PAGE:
Northbridge development reignites planning debate

THE long-running debate over planning has been reignited in Northbridge by a new development proposal.

A 66-unit residential development has been presented to EPRA to be located on the Arcus site, on the corner of Aberdeen and Palmerston streets, opposite the Post Office Night Club.

For the business’s owner, Bob Maher, this is a battle he’s already lost once in the city of Perth.

Mr Maher previously owned the Gobbles nightclub on Wellington Street, which was shut down following the development of Homeswest housing adjacent to the property.

The process of urban gentrification, particularly in parts of the inner city, has brought residential uses to the city area.

Mr Maher said the residential development threatened to erode the value of the property and stifle further development in the area.

He claims that, when he sold Gobbles Nightclub on Wellington Street, he had to discount the price by $500,000.

“EPRA and the council seem to have gone to a degree of trouble to make sure the purchasers are fully aware of possible issues,” Mr Maher said.

“The simple fact is that residents are moving in next to the nightclub industry.

“I’ve had talks with EPRA and they want to get it as right as they can but time is the only judge.”

Stakeholders in the city acknowledge that these developments inject life and vitality into these under-utilised areas.

However, inevitably there are pressure points, where the residential units sit in close proximity to entertainment areas.

According to councillors at the City of Perth, noise complaints usually follow this development mismatch.

City of Perth councillor Vincent Tan has called for an entertainment precinct-planning clause to ensure that inappropriate uses, such as residential developments, are not placed in close proximity to entertainment operations.

“Don’t get me wrong, I welcome residential activity in Northbridge,” Cr Tan said

“The question that I’d like answered is, what is the difference between bringing a tavern into a residential area and bringing residential into an entertainment area.

“I think EPRA is being quite irresponsible.

“I do know for a fact that all the nightclub owners are banding together to take action on this.”

Liquor Licensing director Hugh Highman said he had no jurisdiction over development in close proximity to licensed premises, however he did suggest local authorities needed to look very carefully at planning decisions.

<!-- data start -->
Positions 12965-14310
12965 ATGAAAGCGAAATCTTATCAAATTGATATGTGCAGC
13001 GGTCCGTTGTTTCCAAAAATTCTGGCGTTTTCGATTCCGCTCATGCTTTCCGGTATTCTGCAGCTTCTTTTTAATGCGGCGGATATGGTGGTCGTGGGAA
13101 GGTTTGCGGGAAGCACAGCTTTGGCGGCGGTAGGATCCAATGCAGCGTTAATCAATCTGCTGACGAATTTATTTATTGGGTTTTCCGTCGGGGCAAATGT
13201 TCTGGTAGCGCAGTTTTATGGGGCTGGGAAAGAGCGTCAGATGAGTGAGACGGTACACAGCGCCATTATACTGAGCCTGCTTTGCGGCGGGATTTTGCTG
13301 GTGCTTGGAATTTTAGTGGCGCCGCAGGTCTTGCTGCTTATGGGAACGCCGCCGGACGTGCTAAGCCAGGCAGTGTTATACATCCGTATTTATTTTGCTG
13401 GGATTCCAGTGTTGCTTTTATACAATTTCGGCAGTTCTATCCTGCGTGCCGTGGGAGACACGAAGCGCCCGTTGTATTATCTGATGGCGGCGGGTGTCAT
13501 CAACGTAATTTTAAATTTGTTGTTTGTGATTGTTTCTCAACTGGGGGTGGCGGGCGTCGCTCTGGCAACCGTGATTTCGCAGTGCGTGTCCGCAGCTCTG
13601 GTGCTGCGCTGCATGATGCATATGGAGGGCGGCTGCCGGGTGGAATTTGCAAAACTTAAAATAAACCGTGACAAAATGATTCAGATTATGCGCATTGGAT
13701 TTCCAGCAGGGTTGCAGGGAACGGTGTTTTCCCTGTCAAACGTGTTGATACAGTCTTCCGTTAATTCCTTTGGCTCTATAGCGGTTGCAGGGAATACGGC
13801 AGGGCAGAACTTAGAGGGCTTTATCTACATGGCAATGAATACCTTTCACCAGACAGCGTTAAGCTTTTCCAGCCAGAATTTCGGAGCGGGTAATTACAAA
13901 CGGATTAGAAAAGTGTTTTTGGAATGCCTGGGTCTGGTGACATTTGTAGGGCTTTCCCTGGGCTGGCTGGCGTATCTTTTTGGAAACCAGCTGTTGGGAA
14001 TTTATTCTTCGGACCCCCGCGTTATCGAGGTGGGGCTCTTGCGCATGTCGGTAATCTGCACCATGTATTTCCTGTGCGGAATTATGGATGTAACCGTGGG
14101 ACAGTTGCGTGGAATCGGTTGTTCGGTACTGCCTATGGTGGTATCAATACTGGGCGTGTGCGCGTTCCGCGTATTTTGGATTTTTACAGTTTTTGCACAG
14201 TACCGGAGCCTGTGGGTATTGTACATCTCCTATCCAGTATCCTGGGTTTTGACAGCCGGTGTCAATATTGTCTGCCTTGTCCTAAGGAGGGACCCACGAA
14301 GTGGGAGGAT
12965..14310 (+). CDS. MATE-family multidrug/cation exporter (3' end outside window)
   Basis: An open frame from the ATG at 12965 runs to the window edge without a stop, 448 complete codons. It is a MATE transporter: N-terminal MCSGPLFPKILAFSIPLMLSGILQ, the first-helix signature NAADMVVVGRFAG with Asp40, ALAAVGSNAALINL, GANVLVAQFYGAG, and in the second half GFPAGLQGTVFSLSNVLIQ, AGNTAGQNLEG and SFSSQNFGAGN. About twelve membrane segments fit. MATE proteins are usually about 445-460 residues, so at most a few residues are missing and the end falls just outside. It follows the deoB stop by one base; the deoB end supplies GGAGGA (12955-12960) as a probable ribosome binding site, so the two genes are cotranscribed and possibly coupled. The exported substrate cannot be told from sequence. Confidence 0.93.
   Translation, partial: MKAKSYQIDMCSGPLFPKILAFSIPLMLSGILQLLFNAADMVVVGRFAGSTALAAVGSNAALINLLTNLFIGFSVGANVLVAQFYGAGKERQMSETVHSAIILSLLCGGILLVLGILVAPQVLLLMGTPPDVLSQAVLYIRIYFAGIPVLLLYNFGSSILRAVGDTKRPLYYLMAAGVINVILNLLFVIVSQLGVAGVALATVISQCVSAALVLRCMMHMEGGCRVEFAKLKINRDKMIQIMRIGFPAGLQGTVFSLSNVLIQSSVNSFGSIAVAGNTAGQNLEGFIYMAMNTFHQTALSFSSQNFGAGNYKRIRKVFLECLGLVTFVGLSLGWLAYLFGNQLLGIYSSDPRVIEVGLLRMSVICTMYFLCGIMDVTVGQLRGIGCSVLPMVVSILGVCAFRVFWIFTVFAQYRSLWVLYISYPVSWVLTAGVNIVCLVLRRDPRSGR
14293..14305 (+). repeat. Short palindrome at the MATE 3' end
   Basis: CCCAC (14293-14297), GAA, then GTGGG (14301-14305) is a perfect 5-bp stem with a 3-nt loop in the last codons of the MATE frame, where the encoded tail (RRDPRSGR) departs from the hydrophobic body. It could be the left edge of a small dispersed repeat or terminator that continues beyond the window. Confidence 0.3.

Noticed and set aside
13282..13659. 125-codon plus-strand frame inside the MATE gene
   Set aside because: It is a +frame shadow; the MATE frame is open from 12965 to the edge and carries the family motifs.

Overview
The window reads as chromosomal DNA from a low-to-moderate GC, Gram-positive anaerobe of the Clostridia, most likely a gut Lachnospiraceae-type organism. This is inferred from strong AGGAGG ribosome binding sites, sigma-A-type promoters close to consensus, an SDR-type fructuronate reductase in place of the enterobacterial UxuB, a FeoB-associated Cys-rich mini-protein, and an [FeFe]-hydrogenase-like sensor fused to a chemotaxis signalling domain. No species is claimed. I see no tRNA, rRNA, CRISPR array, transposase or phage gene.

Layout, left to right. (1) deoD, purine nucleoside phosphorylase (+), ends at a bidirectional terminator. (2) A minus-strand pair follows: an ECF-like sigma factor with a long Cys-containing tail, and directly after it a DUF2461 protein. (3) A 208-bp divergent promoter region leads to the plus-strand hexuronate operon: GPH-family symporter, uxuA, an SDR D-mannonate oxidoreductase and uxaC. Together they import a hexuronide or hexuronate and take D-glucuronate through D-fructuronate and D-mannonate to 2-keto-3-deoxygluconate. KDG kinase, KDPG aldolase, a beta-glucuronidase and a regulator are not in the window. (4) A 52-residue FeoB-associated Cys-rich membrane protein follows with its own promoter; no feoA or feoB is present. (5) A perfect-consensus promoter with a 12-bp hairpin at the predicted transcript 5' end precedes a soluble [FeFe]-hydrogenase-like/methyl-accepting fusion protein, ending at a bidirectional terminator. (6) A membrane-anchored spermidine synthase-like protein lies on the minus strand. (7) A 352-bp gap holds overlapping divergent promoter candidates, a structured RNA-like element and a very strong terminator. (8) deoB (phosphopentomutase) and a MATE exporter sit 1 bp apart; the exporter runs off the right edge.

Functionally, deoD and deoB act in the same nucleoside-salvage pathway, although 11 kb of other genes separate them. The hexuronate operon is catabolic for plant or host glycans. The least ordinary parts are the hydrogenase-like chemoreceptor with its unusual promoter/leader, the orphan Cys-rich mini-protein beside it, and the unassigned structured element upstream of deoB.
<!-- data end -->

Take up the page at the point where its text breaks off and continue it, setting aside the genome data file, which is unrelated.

“All I could say is I think it’s most important for local authorities to pay attention to the proximity of licensed premises when they look at residential approvals,” Mr Highman said.

Entertainment industry operators have mirrored the concerns of the councillors, saying the combination of residents and entertainment operations always led to conflict.

“Residents have strong rights to lodge complaints,” one industry source said.

These rights, as in the case of the Gobbles Nightclub, were used to shut down the business, thus ensuring residents a peaceful night’s sleep.

Australian Hotels Association executive director Bradley Woods said Liquor Licensing’s interpretation of the act meant a single complaint from a resident could lead to a venue being shut down.

“We’re putting together a proposal for the Government to seek first rights occupancy legislation and the purpose of this is to recognise who was in the community first,” he said.

“The proposal is for the new legislation to be built into the Liquor Licensing Act.

“Similar things have been done in Queensland and South Australia. In South Australia it was particularly important to protect the live entertainment venues.”

EPRA chief executive officer Tony Morgan said the authority had looked at a number of inner-city redevelopments, such as St Kilda in Melbourne, where residential developments and entertainment uses sat side by side.

“This is an opportunity for people to be entertained and to live and work in and around the area, much like St Kilda,” he said.

“We’ve looked at those other places and talked to the planning authorities behind them and we think we’ve taken it [planning] to the next level.

“The master plan was created two years ago and certainly at that time a central element of the concept was inner-city residential provided in close proximity to the entertainment area.

“What we’re doing is trying to provide adequate information so people understand what to expect of living in this environment.”

Planning and Infrastructure Minister Alannah MacTiernan said she didn’t need any convincing about the importance of getting the right mix of uses in Northbridge.

“I’ve got a long history of raising this issue,” Ms MacTiernan said.

“I came to this job with a heightened awareness of this as an issue.

“When we first got the subdivision proposal from EPRA we actually had a workshop where we got all the leading planners and architects to come and have some input.

“As a result we moved some of the residential [on the land over the tunnel] further back.

“The other way of dealing with the issue is to impose very high development standards for any development in the area.

“I’ve been very concerned with this [area] and these changes have risen out of my appreciation of the importance of this issue.”

Add your comment

BNIQ sponsored byECU School of Business and Law


6th-Australian Institute of Management WA20,000
7th-Murdoch University16,584
8th-South Regional TAFE10,549
9th-Central Regional TAFE10,000
10th-The University of Notre Dame Australia6,708
47 tertiary education & training providers ranked by total number of students in WA

Number of Employees

BNiQ Disclaimer